Twice named the top commercial arbitrator in the world, Miami Law Visiting Professor Albert Jan van den Berg was the keynote speaker for the International Graduate Law Programs' last International Law Lecture series of the fall semester, titled "International Investment Arbitrators."
Recognizing its often esoteric guise, Professor van den Berg described investment arbitration as a "somewhat mysterious" topic. Simply put, investment arbitration occurs when investors and host states enter into a two-party or multi-party investment treaty and agree to resolve any disputes through arbitration. The real question, however, according to van den Berg, is whether there are a sufficient number of qualified investment arbitrators in the field.
Van den Berg described competent investment arbitrators as displaying certain essential characteristics, such as the need to have "knowledge of investment law, experience in arbitration proceedings, be impartial and available, sensitive to economic, social and cultural differences, be able to deal with facts and numbers, understand that arbitration is a service industry, be in good health, have diplomatic and case management skills and speak at least one foreign language."
While the selection of arbitrators is a topic seldom deliberated, Van den Berg emphasized the importance of selecting qualified investment arbitrators, because their selection affects the field.
"If investment arbitrators do not carry out their job professionally, efficiently, cost-effectively and according to due process, then the reputation of investment arbitration generally suffers, and credibility is challenged," he said. "The problem is that there are not enough knowledgeable and experienced investment arbitrators. Young lawyers have the skills and most of the qualifications, but not yet the experience. I suggest formal training of investment arbitrators and appropriate guidance by experienced arbitrary institutions." The University of Miami School of Law is doing just that by encouraging young arbitrators to acquire experience through relevant field research, learning from internationally renowned faculty as well as through a partnership with the Young International Council for International Arbitration. Through its Miami Law/Young ICCA scholarship, the council awards a scholarship to a top Young ICCA member to attend Miami Law's one-year postgraduate LL.M. program in International Arbitration.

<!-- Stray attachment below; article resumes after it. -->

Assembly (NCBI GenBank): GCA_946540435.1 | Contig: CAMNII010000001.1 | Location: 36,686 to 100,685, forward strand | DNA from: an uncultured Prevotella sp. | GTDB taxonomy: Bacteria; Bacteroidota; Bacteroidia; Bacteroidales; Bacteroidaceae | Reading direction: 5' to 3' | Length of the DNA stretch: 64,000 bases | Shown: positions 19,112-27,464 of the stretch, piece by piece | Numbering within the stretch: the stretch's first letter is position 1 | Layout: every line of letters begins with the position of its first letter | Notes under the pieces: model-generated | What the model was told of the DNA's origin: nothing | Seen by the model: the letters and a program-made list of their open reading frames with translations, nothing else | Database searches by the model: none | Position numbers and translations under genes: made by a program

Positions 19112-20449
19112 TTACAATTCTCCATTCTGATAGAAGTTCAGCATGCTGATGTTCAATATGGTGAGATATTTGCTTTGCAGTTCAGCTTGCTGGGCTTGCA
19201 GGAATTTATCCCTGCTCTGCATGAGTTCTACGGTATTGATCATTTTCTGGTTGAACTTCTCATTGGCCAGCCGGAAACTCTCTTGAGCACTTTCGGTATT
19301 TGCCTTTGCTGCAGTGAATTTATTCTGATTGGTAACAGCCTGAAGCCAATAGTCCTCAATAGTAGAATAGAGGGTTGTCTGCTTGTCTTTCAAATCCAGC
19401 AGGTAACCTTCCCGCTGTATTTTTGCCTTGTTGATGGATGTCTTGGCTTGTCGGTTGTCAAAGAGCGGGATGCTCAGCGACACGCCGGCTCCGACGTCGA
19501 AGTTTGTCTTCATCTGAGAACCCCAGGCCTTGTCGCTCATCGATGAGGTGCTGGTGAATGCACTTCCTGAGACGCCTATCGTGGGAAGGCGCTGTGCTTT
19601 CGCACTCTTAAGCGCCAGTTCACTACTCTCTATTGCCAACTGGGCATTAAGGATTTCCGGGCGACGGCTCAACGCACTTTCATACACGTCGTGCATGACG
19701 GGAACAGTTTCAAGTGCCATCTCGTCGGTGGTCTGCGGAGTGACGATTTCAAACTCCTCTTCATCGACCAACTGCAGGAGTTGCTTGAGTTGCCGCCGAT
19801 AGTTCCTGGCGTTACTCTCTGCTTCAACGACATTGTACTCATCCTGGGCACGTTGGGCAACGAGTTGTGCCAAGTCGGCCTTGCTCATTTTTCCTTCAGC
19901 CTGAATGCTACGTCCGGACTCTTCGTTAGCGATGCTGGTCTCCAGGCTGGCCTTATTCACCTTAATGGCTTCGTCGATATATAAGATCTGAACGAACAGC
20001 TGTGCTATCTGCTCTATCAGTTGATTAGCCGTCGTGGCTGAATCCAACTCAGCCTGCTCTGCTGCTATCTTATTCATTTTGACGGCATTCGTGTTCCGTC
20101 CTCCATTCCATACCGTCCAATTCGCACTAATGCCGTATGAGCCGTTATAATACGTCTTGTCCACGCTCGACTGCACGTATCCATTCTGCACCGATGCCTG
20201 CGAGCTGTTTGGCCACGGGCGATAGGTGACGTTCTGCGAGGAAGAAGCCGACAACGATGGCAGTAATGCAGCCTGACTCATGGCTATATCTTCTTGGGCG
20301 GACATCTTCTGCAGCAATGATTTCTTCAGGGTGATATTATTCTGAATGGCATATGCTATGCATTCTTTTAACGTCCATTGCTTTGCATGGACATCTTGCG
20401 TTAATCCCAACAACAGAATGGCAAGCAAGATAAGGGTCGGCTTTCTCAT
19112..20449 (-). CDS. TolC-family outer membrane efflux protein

"As professor van den Berg mentioned, education and training in alternative dispute resolution, particularly in a unique field like investment arbitration, is essential in preparing our students to become leading practitioners," said Jessica Carvalho Morris, director of the International Graduate Law Programs, which she said provides students with a unique educational opportunity to acquire specialized expertise in arbitration.
Nikolaos Tsolakidis, a German lawyer and Fulbright Scholar in the International Arbitration LL.M. program, came to Miami to develop his doctoral thesis on arbitration and found professor van den Berg's lecture particularly engaging.
"To hear him speak about this field of public international law and international commercial law when I'm writing about it helps to deepen my understanding," Tsolakidis said. "Professor van den Berg has substantive knowledge in this field and it is very interesting to get an inside view from a practicing arbitrator."
In his closing remarks, van den Berg left the attendees and young arbitrators in the audience with a few encouraging words, saying that despite the challenges, he is "hopeful for the future."